Regulating Incentives by Design
In designing intergovernmental fiscal relations, the incentive effects on macroeconomic stability should be explicitly considered. Large vertical imbalances in favor of national governments are likely to lead to ex-post gap filling by national governments, bailouts of sub-national debt, or circumvention of national policies on taxes or debt. Large imbalances in favor of sub-national governments on the other hand could lead to large national debts, and to insufficient fiscal discipline at sub-national levels. Little tax autonomy of sub-national governments reduces the incentive to behave responsibly, because they cannot be required to increase taxes to restore balance on the budget. Thus, other things equal, a broad matching of expenditure and revenue responsibilities, together with explicit responsibility of each level of government to live within its means, and the autonomy to do so is desirable.
Rules for budget management for sub-national governments could address many of the detrimental macroeconomic effects of decentralization. As long as sub-national governments are held to responsible management--including limits on deficit spending--and provided the means and incentives to actually do so, the macro impact of their actions can be limited. Having harsh measures for central government to deal with fiscal irresponsibility could help (such as bankruptcy procedures for local governments in New Zealand, and transparent fiscal accounts that are regularly published and audited can add to discipline. Also, in the end, one of the best incentives for responsible behavior is likely to be the pressure from an electorate that would suffer from a fiscal crisis.
We know very little about the relationship between decentralization and growth. Empirical evidence for the way in which decentralization affects growth has been contradictory and is plagued by measurement, specification, and analytical problems. There is stronger evidence for a relationship in the other direction --from growth to decentralization-- but the interpretations of this correlation between high income and decentralization have varied.
In the absence of strong, unambiguous, empirical evidence, researchers have put forward the following three hypotheses concerning the relationship between decentralization and growth: In each of the hypotheses, growth has only a secondary relationship to decentralization and the nature of this connection -- growth enhancing, growth-impeding, or growth-requiring- depends on what one sees as the primary effects of decentralization. These primary effects, in turn, have much to do with the specific design of decentralization policy.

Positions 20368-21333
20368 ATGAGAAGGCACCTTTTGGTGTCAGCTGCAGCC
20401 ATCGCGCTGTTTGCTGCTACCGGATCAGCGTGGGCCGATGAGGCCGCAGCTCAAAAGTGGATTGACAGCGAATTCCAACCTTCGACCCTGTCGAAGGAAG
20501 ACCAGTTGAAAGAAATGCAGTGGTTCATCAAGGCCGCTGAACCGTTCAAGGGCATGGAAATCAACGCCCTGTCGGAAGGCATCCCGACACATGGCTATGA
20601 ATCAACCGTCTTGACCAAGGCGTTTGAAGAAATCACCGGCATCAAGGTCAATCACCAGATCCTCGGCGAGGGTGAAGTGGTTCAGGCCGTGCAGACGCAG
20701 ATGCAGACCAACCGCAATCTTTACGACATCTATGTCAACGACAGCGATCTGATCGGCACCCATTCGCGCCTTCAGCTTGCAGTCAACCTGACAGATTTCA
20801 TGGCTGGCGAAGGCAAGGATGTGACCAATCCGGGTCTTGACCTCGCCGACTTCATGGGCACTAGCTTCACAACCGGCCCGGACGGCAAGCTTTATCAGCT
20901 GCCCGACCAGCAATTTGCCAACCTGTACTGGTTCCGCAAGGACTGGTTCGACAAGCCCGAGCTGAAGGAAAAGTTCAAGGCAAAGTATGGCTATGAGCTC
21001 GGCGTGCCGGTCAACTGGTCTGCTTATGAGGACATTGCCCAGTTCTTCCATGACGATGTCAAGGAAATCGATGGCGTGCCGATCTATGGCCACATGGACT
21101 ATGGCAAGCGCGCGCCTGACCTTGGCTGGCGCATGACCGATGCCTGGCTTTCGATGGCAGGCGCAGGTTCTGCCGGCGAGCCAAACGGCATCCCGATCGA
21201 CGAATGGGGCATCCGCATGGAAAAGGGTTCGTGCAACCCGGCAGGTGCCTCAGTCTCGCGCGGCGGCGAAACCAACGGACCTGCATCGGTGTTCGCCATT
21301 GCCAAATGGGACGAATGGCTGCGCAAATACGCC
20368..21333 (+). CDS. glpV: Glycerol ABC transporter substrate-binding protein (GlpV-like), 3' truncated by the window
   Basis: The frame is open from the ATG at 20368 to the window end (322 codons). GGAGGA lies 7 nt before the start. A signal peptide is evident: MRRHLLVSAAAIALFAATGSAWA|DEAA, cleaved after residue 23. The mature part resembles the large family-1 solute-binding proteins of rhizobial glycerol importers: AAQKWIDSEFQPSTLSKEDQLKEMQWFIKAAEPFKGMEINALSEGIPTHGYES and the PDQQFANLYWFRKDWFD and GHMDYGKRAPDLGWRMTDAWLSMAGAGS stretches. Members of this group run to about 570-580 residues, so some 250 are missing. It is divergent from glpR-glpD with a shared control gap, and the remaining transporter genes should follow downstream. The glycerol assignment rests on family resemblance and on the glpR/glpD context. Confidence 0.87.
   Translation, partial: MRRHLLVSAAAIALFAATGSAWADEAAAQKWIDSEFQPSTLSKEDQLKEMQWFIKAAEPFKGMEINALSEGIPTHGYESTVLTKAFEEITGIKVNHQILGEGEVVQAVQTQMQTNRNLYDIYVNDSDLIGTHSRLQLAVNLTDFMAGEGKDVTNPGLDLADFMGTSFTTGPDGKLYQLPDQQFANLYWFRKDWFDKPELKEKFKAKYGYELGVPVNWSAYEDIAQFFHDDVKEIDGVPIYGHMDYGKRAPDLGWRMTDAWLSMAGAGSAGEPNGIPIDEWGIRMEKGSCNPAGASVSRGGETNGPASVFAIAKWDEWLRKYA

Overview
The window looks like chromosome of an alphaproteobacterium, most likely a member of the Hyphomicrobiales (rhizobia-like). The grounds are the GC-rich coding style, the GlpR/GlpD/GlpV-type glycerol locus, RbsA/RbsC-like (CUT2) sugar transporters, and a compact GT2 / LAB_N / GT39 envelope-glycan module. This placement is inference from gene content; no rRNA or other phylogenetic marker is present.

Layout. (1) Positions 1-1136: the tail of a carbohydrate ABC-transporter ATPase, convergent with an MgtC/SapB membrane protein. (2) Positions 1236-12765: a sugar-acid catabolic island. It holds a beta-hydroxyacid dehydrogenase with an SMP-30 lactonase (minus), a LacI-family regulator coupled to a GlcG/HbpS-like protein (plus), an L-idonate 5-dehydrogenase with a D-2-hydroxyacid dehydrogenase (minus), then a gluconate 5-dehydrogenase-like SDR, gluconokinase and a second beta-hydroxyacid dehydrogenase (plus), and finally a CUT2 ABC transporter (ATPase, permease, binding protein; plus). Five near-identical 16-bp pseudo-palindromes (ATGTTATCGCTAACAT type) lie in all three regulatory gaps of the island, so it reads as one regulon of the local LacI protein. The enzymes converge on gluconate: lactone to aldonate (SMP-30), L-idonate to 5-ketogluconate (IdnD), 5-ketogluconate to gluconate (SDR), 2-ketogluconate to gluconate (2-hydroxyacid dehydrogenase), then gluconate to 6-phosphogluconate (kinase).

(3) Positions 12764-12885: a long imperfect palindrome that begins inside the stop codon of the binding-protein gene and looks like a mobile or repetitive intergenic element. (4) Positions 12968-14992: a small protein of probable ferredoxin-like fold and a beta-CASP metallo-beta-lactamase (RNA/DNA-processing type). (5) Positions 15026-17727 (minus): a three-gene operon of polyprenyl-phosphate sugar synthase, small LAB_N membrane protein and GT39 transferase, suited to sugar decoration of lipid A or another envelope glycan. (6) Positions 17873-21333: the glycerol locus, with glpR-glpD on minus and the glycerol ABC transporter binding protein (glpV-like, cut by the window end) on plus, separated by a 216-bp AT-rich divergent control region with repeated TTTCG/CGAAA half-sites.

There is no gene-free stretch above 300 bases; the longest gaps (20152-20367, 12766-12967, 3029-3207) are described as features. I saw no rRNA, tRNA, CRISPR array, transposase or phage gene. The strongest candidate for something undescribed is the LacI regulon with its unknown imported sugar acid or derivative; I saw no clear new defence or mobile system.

While the rest of the KMS node discusses the methods for reaching certain primary effects --ideally more efficient, responsive delivery of services-- this section provides an outline of the ways in which the commonly discussed primary effects of decentralization can shape decentralizations effect on growth and desirability in less developed countries.
Three Alternative Hypotheses for How Decentralization can Indirectly Impact Growth
Hypothesis 1: Decentralization increases economic efficiency in public spending, therefore its dynamic effects should be growth-enhancing.
Hypothesis 2: Decentralization can lead to macroeconomic instability which can, in turn, inhibit growth.
Hypothesis 3: Developing countries have significantly different institutional and economic environments than developed countries and will not reap the benefits or suffer the consequences of decentralization in the same ways.
Conclusion: Design Matters
There is no clear, automatic, relationship between decentralization and growth. Direct empirical studies have not been satisfying and a return to the literature on decentralizations primary effects may be a more useful way to think about the relationship between growth and decentralization. From this point of view, the design of decentralization becomes the key factor in determining whether policies will lead to the efficiency linked to higher growth, exacerbate the deficits and instability connected to lower growth, or simply become mired in institutional constraints.